Let us consider the following storage possibilities. We can connect our storage via standard networking, Fibre Channel, or high-speed switching (100 GB or perhaps InifiniBand), or even directly through the PCIe bus. If we go through a nontraditional storage, we are connecting directly through a PCIe extender or through high-speed networking. In all of these cases, there are often several caching layers, as seen in Figure 1.

Storage Cache for HPC
Figure 1: Caching within Various Networks

Nearly all storage services benefit from server-side cache. This happens at various levels within the hardware and software stack. They end up optimizing the data before or after it hits the wire. A high-speed cache such as EMC DSSD (via PCIe Extender) or Mangstor (via InfiniBand) pushes the cache clearly into the physical storage layers. Even SwiftStack can make use of a physical storage caching server (such as Vagrant) or server-side caches.

It is quite possible to layer caching technologies on top of other caching technologies, as long as each cache layer adds something new. Some offer a read cache, others a write cache, and some even do write coalescing. Each layer must be different to add benefit. Mangstor can act as a high-speed, very large caching layer where reads and writes never leave the cache once data is there in front of other storage options. SwiftStack plus a web caching engine will provide high-speed access as well.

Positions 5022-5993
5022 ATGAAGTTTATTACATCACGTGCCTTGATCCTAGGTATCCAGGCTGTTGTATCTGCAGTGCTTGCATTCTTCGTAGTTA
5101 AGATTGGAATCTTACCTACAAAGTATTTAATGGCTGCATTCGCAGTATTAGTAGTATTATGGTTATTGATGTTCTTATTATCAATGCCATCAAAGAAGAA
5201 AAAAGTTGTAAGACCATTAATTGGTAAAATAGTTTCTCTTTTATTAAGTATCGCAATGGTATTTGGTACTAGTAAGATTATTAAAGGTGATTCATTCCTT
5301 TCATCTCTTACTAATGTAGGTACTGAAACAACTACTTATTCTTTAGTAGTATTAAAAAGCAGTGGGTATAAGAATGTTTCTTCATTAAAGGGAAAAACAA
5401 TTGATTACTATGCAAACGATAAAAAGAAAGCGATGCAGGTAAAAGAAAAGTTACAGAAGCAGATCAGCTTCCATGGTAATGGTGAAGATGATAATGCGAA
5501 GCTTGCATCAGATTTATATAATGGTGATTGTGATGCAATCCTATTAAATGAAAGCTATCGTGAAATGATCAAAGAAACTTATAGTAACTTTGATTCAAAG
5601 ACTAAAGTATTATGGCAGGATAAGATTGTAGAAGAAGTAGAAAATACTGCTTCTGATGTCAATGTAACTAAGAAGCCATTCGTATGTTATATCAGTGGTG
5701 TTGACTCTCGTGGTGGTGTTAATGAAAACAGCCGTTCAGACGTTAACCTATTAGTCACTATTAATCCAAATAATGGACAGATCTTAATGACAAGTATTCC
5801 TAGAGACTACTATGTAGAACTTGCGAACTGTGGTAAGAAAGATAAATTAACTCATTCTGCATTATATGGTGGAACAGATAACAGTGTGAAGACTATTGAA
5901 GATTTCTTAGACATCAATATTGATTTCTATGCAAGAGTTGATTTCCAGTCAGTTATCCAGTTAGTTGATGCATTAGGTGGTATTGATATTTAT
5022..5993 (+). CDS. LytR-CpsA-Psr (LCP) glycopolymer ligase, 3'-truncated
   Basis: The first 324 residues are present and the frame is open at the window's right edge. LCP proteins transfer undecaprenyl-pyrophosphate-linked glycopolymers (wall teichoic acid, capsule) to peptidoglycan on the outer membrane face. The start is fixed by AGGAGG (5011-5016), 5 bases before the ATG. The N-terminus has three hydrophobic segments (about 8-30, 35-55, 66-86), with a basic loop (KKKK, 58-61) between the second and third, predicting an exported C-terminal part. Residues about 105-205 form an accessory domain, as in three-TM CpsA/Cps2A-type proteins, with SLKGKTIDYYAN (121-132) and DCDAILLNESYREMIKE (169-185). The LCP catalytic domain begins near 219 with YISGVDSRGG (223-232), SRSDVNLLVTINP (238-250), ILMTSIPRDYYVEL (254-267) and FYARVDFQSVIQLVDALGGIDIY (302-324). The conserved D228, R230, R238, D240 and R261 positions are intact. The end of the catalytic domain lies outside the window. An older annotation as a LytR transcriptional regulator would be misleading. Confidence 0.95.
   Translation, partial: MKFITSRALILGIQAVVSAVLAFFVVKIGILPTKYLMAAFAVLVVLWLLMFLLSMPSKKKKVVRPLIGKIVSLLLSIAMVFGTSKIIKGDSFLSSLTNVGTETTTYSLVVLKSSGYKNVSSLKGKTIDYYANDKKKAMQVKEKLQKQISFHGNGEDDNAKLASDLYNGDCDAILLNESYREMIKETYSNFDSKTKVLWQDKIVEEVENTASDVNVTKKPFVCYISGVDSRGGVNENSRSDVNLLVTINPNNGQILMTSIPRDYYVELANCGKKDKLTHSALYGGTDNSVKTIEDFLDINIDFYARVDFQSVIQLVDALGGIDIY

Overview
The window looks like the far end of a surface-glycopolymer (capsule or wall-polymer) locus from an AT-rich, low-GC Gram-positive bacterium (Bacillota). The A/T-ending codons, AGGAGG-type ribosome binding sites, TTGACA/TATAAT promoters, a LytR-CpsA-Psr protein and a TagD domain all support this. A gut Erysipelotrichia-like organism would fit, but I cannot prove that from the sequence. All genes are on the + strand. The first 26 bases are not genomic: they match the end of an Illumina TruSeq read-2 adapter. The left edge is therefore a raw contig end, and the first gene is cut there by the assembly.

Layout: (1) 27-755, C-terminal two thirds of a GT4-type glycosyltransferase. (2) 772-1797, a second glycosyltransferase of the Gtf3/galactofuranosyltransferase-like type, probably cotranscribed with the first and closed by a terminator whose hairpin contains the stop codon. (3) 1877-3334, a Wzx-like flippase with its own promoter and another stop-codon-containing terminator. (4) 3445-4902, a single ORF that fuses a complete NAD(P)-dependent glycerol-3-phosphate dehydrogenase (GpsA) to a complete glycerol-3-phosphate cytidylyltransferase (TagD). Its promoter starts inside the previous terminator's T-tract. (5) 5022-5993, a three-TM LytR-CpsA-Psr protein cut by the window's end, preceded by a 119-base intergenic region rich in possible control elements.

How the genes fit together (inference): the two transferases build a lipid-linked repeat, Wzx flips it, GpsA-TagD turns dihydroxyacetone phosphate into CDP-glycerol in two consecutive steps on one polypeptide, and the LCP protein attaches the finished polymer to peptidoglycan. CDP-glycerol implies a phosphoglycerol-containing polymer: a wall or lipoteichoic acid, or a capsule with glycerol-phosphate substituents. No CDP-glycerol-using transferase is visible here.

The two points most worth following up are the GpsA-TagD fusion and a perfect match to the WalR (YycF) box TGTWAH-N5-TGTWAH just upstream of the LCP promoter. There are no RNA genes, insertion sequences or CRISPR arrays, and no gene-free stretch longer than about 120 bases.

Final Thoughts

While SwiftStack and Mangstor are different technologies, they are both extremely useful for HPC and big data, and each has its place. Mangstor can act as storage or a caching layer, while SwiftStack is storage and often requires a caching layer. Where you put that layer depends on what you want to achieve as well as on other tools already in use.

They are different beasts, often seen as existing on opposite ends of the spectrum, but there is a place for object storage and extremely high-speed storage within nearly every storage architecture. You may actually need both and provide even more flexibility.

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Edward Haletky
Edward L. Haletky aka Texiwill is an analyst, author, architect, technologist, and out of the box thinker. As an analyst, Edward looks at all things IoT, Big Data, Cloud, Security, and DevOps. As an architect, Edward creates peer-reviewed reference architectures for hybrid cloud, cloud native applications, and many other aspects of the modern business. As an author he has written about virtualization and security. As a technologist, Edward creates code prototypes for parts of those architectures. Edward is solving today's problems in an implementable fashion.
Edward Haletky